Early American Names
What's in a Name
The American name Virginia was fashioned by early settlers to honor the Virgin Queen, Elizabeth I, who drove the establishment of English rule in America. In August 1587, the first child born in America of English parents was given this name, earning it a star role in the new American name pool.
If you're looking for truly classic girl names, you can't beat such monikers as Sarah, Elizabeth, or Mary. Even during the days of the Massachusetts Bay Colony, more than 50 percent of all females bore these ever-popular names.
While the Spanish explored the New World for some time before the English arrived, it was the colonies established by the English that would form the basis for the new nation that was to follow. Such cities as St. Augustine, Florida (founded in 1551) and Santa Fe, New Mexico (founded in 1605) were both established by Spanish explorers. But a battle between Spain and England left the once-powerful Spanish Armada in shambles in 1588, and eroded Spain's exploration efforts in the Americas.
England was now positioned to be the ruler of the sea. Queen Elizabeth seized the opportunity to extend her country's power by using the routes established by the Spanish to launch her own expeditions to the New World. Early English settlements met with disaster more often than not—whole communities, like the one established in 1585 on Roanoke Island on present-day North Carolina's Outer Banks, were destroyed by disease, starvation, and attack by local Indians, who didn't take kindly to the intrusion. It wasn't until the Mayflower set sail in 1620 that significant settlements were established in the New World. That little ship brought a total of 102 men, women, and children, as well as a group of names that would form the basis of the fledgling American name pool, including:
- Classic Norman given names, such as John, Henry, and Edward.
- Names derived from revered biblical virtues, such as Prudence, Patience, Mercy, and Faith.
- Biblical names, especially ones from the Old Testament.
The prominent names of this period, either borne by passengers of the Mayflower or by explorers who came before or after them, included:
- Anne: Although she followed Puritan leader John Cotton to the Massachusetts Bay colony, Anne Hutchinson was banished from Boston for so-called heretical interpretations of sermons. She preached her own form of Puritanism that emphasized faith overall, and, although the crowds liked what she had to say, she was excommunicated from the Puritan religion and banished from her home. She left there and settled Portsmouth, Rhode Island, eventually moving to Long Island, New York, where she and her family were killed by local Indians.
- Edward: A very popular name among the kings of England (there were eight of them!). It means “wealthy defender.”
- Elizabeth: It's from Hebrew and means “pledged to God.” One of the most popular girls' names the world over, borne by two queens of England: Elizabeth I, who supported the settlement of English colonies in the New World, and Elizabeth II, the current reigning monarch.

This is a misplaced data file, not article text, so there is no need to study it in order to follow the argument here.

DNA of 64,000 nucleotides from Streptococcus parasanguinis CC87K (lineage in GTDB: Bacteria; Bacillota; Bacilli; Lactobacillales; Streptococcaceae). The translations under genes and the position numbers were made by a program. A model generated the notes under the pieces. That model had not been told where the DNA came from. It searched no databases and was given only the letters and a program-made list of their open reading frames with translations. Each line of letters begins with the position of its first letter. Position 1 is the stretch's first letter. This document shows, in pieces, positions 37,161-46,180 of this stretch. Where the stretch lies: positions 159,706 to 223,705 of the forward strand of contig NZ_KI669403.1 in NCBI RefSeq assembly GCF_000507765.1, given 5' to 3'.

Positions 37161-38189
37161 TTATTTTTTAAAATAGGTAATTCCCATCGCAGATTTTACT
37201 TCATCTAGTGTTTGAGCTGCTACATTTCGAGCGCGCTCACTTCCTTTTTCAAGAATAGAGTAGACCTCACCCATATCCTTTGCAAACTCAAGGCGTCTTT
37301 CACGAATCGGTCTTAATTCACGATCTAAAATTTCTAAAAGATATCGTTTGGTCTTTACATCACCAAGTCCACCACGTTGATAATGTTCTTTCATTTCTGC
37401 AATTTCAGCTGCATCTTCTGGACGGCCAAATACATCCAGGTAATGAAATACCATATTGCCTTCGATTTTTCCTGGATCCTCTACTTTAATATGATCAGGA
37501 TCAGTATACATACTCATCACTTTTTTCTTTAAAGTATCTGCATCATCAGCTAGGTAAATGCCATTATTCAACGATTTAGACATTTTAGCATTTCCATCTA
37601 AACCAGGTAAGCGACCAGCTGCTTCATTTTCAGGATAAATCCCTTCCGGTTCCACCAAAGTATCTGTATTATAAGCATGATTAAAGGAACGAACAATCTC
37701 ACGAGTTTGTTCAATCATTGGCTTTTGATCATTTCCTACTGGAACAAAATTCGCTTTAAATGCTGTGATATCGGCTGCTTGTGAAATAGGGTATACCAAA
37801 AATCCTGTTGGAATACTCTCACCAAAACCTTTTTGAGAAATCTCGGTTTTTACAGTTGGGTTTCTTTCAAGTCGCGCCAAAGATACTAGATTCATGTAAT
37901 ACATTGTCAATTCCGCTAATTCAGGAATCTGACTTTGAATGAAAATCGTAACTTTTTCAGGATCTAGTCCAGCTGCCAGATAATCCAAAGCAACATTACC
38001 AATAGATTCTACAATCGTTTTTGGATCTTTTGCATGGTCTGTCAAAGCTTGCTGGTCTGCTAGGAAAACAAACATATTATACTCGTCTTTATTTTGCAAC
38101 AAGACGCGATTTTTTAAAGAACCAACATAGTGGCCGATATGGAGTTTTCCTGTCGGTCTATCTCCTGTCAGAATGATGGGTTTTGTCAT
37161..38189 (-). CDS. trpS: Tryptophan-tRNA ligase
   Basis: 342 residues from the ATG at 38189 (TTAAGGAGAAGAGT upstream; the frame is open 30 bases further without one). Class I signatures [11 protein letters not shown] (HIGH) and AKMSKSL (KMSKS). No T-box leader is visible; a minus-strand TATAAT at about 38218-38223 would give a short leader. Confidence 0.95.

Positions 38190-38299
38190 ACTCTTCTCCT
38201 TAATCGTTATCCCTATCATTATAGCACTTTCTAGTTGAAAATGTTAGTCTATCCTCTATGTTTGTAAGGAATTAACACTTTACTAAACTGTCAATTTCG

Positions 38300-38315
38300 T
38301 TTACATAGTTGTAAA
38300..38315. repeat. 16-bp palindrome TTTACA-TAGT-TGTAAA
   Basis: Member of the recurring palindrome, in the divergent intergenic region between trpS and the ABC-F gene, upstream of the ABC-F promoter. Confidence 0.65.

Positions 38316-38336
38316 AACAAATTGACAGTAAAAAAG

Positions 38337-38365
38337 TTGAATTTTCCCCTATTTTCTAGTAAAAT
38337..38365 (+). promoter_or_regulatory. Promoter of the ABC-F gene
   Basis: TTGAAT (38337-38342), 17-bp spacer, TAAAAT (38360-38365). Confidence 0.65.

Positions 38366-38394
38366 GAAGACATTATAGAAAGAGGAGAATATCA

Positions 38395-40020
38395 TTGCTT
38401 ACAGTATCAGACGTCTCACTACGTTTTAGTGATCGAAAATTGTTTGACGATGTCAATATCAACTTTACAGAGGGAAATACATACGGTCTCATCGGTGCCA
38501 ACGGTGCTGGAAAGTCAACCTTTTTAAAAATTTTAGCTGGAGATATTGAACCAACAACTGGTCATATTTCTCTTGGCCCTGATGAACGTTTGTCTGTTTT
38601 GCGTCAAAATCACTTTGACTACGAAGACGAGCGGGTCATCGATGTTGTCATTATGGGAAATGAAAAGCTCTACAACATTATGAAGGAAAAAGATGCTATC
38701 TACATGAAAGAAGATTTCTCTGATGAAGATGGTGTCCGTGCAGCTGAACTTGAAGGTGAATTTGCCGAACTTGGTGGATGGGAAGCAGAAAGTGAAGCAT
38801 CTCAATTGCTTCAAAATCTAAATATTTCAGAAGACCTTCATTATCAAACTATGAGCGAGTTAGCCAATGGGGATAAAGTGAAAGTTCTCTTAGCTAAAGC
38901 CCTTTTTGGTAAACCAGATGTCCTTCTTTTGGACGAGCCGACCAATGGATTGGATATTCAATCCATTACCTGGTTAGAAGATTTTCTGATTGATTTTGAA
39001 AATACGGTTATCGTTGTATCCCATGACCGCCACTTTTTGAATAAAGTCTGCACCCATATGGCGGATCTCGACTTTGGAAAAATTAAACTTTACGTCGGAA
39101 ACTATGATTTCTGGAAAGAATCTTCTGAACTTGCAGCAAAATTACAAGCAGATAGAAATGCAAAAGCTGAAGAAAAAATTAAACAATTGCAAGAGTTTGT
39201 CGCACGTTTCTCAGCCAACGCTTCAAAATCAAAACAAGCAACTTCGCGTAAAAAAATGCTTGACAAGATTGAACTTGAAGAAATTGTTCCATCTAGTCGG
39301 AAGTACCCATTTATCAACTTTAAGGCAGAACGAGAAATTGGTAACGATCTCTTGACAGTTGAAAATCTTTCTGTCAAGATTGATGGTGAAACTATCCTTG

- Ephraim: Hebrew for “fertile” or “productive.”
- Enoch: Meaning “vowed” or “dedicated,” Enoch was the name of the father of Methuselah in the Old Testament.
- Esther: The Persian word for “star,” it was the name of the Old Testament orphan who saved her people by becoming the wife of King Ahasuerus.
- Henry: It means “estate ruler,” and maybe that's the reason why it became such a popular name for royalty, as it was borne by no fewer than eight kings of England. And dare we leave out Henry Hudson, the renowned explorer who mapped much of the northern U.S. and Canada?
- John: One of the most commonly used names in the world, of course, had to come to America via the Mayflower. Famous colonists with this name included Captain John Newport, who piloted the ships that bore the settlers of Jamestown, the first permanent English settlement in the New World; Captain John Smith, the leader of the Jamestown colony; and John Winthrop, who established Boston, Massachusetts and served as governor of the Massachusetts Bay colony.
- Josiah: It means “the Lord supports.” Josiah was an Old Testament king.
- Miles: Miles Standish was a famed Pilgrim leader. His name was a variant of Emil, derived from Latin and meaning “eager to please.”
- Roger: This name, which means “renowned spearman,” was the first name of Roger Williams, the founder of Providence, Rhode Island.
- Sarah: The revised name of Sarai, the wife of Abraham, given to her after God appoints her husband as “the father of many nations.”
What's in a Name
The classic Pilgrim-inspired name Miles was the first name chosen by Susan Sarandon and Tim Robbins for their son. Comedian Eddie Murphy used it for one of his children as well.
- William: Another kingly name, it has Old German roots and means “will-helmet” or “one who protects.”
Later arrivals included Dutch settlers, who at the time had the world's largest merchant marine fleet. They focused their sights on what would become the state of New York, establishing a bustling trading village called New Amsterdam that would eventually be renamed New York City. Peter, the New Testament name meaning “rock” that was the Anglicized version of the Dutch “Piet,” was brought to America by Peter Minuit, the man who negotiated the purchase of the island of Manhattan from the Indians.
More on: Choosing a Name
Excerpted from The Complete Idiot's Guide to Baby Names © 1999 by Sonia Weiss. All rights reserved including the right of reproduction in whole or in part in any form. Used by arrangement with Alpha Books, a member of Penguin Group (USA) Inc.
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